Controversial Huawei 5G Tech Aids Remote Brain Surgery

AH 5G Sub Category AH 2019

Huawei’s 5G networking technologies, facing increasing scrutiny elsewhere in the world, have now reportedly played a pivotal role for at least one brain surgery performed by physicians in China.

The surgery was performed by Ling Zhipei — the chief physician at First Medical Center of the Beijing-based PLAGH and Department of Neurosurgery of PLAGH’s Hainan Hospital — at a distance of over 1,864 miles away from the patient. That’s because the patient, suffering from Parkinson’s disease, was located in Beijing while the surgeon was on a rotation performing duties in Hainan.

The three-hour operation itself involved the use of a deep brain stimulation implant (DBS) and other tools connected via Huawei’s 5G equipment. According to the physician, 5G’s extreme reduction in latency and increased responsiveness attributed to speed allowed the operation to commence without losing the micron precision required by the procedure.


Not so controversial, in China

Huawei has remained at the center of controversy, particularly in the wake of corporate espionage scandals, allegations of fraudulent activity, and even arrests, but the company’s position in China is not surprising. That’s not only because it represents a leading telecoms equipment provider globally but also because it’s based out of China.

The bulk of the backlash against the company, at least in term of blowback stemming from the west, originates from alleged links between the world’s second largest Android OEM and the Chinese government itself. US agencies have repeatedly put forward stark warnings about the possibility that the very same Huawei 5G equipment could be used for spying in mobile networks built on Huawei’s gear.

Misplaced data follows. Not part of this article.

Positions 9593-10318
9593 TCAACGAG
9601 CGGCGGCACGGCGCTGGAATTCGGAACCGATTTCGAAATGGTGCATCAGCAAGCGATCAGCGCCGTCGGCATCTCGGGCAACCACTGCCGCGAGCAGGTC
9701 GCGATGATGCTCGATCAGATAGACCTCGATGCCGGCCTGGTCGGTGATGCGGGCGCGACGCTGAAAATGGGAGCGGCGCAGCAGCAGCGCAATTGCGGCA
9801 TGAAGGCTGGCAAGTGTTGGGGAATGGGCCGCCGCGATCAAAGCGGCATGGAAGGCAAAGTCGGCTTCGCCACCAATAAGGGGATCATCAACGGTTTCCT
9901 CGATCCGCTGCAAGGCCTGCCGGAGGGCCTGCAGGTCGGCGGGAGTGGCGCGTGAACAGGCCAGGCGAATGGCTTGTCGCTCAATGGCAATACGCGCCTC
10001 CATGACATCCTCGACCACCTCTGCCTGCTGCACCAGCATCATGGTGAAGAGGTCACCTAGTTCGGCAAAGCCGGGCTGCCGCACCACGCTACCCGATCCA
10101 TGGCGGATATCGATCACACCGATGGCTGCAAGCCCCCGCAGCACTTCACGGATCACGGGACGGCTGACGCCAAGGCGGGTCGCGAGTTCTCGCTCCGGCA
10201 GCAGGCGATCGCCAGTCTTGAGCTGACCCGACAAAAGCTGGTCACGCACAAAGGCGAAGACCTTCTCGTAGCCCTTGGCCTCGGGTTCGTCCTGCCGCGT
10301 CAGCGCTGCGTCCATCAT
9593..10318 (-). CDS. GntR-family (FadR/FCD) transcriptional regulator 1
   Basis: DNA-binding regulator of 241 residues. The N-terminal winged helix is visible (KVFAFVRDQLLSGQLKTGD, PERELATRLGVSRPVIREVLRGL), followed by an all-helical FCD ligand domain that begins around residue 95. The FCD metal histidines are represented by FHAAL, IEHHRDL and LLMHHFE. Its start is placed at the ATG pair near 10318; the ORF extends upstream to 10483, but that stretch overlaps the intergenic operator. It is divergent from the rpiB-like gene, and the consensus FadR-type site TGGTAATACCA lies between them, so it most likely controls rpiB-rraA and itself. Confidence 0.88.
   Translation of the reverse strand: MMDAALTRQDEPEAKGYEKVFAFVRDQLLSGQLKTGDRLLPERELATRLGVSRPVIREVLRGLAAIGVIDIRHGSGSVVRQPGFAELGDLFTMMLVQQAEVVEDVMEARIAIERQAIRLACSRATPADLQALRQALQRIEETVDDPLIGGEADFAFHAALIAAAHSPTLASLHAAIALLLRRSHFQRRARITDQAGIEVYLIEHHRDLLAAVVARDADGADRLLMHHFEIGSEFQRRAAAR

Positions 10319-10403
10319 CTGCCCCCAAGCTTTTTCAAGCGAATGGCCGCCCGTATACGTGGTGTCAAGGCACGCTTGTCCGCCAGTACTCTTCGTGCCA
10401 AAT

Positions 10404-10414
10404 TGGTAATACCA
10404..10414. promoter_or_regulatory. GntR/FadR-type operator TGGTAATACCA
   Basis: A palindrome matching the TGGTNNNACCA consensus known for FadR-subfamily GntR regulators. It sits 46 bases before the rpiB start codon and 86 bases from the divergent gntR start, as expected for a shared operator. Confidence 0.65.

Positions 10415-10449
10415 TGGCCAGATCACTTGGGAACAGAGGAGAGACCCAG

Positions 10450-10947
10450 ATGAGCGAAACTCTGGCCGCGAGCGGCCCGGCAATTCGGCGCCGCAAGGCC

Those statements have been summarily dismissed in many cases, pitting the nation against some of its closest international partners in some cases. One prominent example is the country’s recent threat to limit the inclusion of Germany in international intelligence building and cooperative sharing due to that country’s decision to include Huawei in its next-generation network buildout.

Huawei’s response has largely been to deny the allegations and has gone so far as to claim that the US will be left behind in the 5G race without its technology. That hasn’t necessarily happened yet but the latest medical test does highlight how far China’s rollout has progressed — at least in regions where it’s available.

The future of surgery and IoT in general.


That a brain surgery has now been performed over 5G goes well beyond highlighting the progress of state-sponsored Chinese network build-up too. Namely, it showcases the true advantages of 5G and the fact that the update is as much about latency as it is about speed.

One way that China is hoping to utilize the enhancements is as a means to offset a shortage of medical experts coupled with its widespread populace. For example, with the surgery in question, the hospital had initially intended to bring in an internationally-recognized expert in remote operations. Because of the benefits on offer from 5G, a local doctor was able to perform the operation instead.

Similar sentiments are echoed in other countries, with regard to high hopes for 5G as a means to connect a wider diversity of technology. That includes use by smart cars, connected power grids, and a plethora of other fields from enterprise to the public sector.